I've tired of people asking me, "Hey man, did you hear Alfa's coming back to the States in two years?" The hell they are.

Even though it seems more likely than it ever will be, I won't actually grab a steering wheel with an Alfa Romeo badge in the center and stare out the window at American traffic. This is unfortunately depending on many ducks marching together in a row-and they might be badged as Chryslers and Dodges and Jeeps. Chryslers and Dodges and Jeeps, oh my!

All the Chrysler Group brings to the table is a really embittered dealer and distribution network, some average minivans, fattened pickup trucks, and a Jeep brand with zero clear strategy. Everything else is a Fiat Group automobile and both Alfa Romeo and Lancia remain practically stillborn. Some recipe for success.

And all the dorks looking through rose-colored glasses who snap back that the 8C Competizione is a clear sign that this is the real deal, it's all I can do to keep from bitch-slapping them with Fiat Group profit reports.

The 8C Competizione and Spider are not truly Alfas. They are beautiful sports cars on old Maserati chassis assembled between the Fiat plant at Mirafiori and the same line as the Granturismo in Modena. And, by the way, cost huge money yet add nothing to the bottom line.

Setting polemics aside, however, I have just driven the 2011 Alfa Romeo Giulietta, the 2010 Alfa Romeo 8C Spider whose raison d'ĂȘtre I maybe just ridiculed a little too much, and the Pininfarina Alfa Romeo 2ettottanta showcar that stopped all hearts at the 2010 Geneva show.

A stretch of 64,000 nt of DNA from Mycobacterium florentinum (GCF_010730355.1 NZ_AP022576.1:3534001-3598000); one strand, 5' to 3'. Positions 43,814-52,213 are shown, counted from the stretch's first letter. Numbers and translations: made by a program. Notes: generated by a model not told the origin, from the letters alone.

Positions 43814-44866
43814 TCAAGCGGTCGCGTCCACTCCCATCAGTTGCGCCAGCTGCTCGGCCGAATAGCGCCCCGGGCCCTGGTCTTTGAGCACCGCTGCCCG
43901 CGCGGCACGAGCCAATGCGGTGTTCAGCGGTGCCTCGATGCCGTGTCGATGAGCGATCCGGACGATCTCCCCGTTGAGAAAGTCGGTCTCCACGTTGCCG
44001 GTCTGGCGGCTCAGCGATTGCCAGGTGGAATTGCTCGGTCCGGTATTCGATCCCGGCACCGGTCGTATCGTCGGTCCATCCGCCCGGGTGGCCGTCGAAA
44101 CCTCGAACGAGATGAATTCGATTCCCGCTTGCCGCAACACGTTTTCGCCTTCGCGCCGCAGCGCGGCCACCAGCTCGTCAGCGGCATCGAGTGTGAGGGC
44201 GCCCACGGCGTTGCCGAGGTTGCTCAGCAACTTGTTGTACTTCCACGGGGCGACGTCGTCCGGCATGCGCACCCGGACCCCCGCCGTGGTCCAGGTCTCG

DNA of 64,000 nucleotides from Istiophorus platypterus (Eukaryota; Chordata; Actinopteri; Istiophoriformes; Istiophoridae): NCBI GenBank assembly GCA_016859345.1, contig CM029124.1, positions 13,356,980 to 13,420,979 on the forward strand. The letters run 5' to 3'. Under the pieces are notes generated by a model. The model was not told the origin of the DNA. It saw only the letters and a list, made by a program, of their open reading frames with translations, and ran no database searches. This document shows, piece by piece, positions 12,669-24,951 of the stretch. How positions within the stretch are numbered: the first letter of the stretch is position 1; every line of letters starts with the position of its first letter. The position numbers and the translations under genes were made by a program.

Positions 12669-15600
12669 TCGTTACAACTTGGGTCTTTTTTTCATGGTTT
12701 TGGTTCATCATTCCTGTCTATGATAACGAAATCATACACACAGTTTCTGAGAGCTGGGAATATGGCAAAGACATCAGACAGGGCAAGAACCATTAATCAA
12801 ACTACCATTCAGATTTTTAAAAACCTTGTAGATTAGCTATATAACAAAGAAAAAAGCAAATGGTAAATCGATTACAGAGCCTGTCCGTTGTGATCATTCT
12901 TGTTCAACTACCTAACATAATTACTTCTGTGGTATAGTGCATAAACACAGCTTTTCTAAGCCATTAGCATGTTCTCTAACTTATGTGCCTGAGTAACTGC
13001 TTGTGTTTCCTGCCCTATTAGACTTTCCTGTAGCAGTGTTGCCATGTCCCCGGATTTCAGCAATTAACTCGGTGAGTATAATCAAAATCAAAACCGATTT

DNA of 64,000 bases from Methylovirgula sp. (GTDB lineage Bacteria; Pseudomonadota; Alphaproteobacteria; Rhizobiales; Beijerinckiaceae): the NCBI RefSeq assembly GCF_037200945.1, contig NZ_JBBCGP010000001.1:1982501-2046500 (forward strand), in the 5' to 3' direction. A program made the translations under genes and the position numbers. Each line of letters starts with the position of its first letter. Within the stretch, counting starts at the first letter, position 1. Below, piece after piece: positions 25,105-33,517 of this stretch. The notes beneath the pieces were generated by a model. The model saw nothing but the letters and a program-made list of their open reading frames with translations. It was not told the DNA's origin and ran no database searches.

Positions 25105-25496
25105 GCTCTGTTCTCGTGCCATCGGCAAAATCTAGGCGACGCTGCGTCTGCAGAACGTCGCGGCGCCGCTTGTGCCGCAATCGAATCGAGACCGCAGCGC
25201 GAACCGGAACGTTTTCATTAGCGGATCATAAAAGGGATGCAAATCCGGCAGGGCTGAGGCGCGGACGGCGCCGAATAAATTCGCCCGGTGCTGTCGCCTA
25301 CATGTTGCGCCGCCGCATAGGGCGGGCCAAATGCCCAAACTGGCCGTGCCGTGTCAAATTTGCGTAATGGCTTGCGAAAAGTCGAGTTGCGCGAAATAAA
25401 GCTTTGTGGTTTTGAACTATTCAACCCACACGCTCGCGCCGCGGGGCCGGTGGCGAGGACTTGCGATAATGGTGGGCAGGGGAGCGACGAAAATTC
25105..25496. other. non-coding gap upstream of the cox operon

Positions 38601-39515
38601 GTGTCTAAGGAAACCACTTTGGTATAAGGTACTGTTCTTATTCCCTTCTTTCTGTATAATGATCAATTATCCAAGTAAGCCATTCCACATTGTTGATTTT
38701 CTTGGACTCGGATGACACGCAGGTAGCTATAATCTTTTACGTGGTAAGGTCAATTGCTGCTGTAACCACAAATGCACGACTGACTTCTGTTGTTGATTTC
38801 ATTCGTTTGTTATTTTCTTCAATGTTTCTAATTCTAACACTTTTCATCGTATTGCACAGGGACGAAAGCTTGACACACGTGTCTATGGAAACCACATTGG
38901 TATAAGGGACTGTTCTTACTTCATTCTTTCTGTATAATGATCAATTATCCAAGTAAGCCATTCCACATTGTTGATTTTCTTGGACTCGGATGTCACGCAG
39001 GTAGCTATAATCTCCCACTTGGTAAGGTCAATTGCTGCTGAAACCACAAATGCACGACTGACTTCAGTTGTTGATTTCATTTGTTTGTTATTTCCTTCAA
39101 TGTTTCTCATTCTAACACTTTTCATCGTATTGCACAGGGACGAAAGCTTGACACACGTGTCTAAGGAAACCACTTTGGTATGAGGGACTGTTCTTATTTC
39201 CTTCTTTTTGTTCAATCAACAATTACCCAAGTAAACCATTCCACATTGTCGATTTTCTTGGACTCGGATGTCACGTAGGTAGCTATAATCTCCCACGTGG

The 8C Spider is by far the best Alfa Romeo-badged street car, dynamically, technologically, and image-y, ever built. (Many will even agree that it is also the best looking.)

The new Giulietta is the best driving "civilian" Alfa Romeo ever built, and by that I mean a car that can take on the world and sell in many thousands of units-if only the back office's traditional dysfunction can be solved first.

The purely show Pininfarina 2ettottanta brings blood- red tears of excruciating lust to my eyes. If this gem doesn't get built, then this new push to make Alfa Romeo a global premium player will crash hard into the wall. Again. The apprehensive part of all this tear-stained lechery is that everyone begged Alfa to build the Italdesign Giugiaro Brera the moment we saw it at the 2002 Geneva show. And build it they did, badly. Both the Brera and current Spider from Alfa are nice lookers that drive like pigs on stilettos.

Alfa Romeo Giulietta


Alfa Romeo turned 100 years old in June and things have rarely looked worse for the brand we all still seem to love, even though it has delivered very little in the last two decades worthy of the name.

But the 2011 Giulietta honestly grabs my attention. The architecture, called "Compact," is a new construction using only a few old bits from existing parts bins. My drive time in and around Fiat's proving grounds at Balocco was fairly dynamic stuff with lots of forced lateral-g action on road and track, and it seems the Alfa boffins have squeaked out a good 'un on a very tight budget. The Giulietta comes the closest yet to being a new Alfa that can stand on its own and realistically dream of taking on the Germans. But it had better resist the temptation to cost like a German or it's game over.

Alfa must sell as many cars as each of the German three-Audi, BMW, Mercedes-Benz-to be taken seriously worldwide. Last year, while all the big German premium houses were tickling one million or more as usual, Alfa Romeo sold a grand total of 102,000 cars. In a bold effort to thrill, Alfa has declared that the Giulietta should sell 100,000 units per annum all by itself. They'll probably be lucky to hit 60k and it won't be the car's fault.

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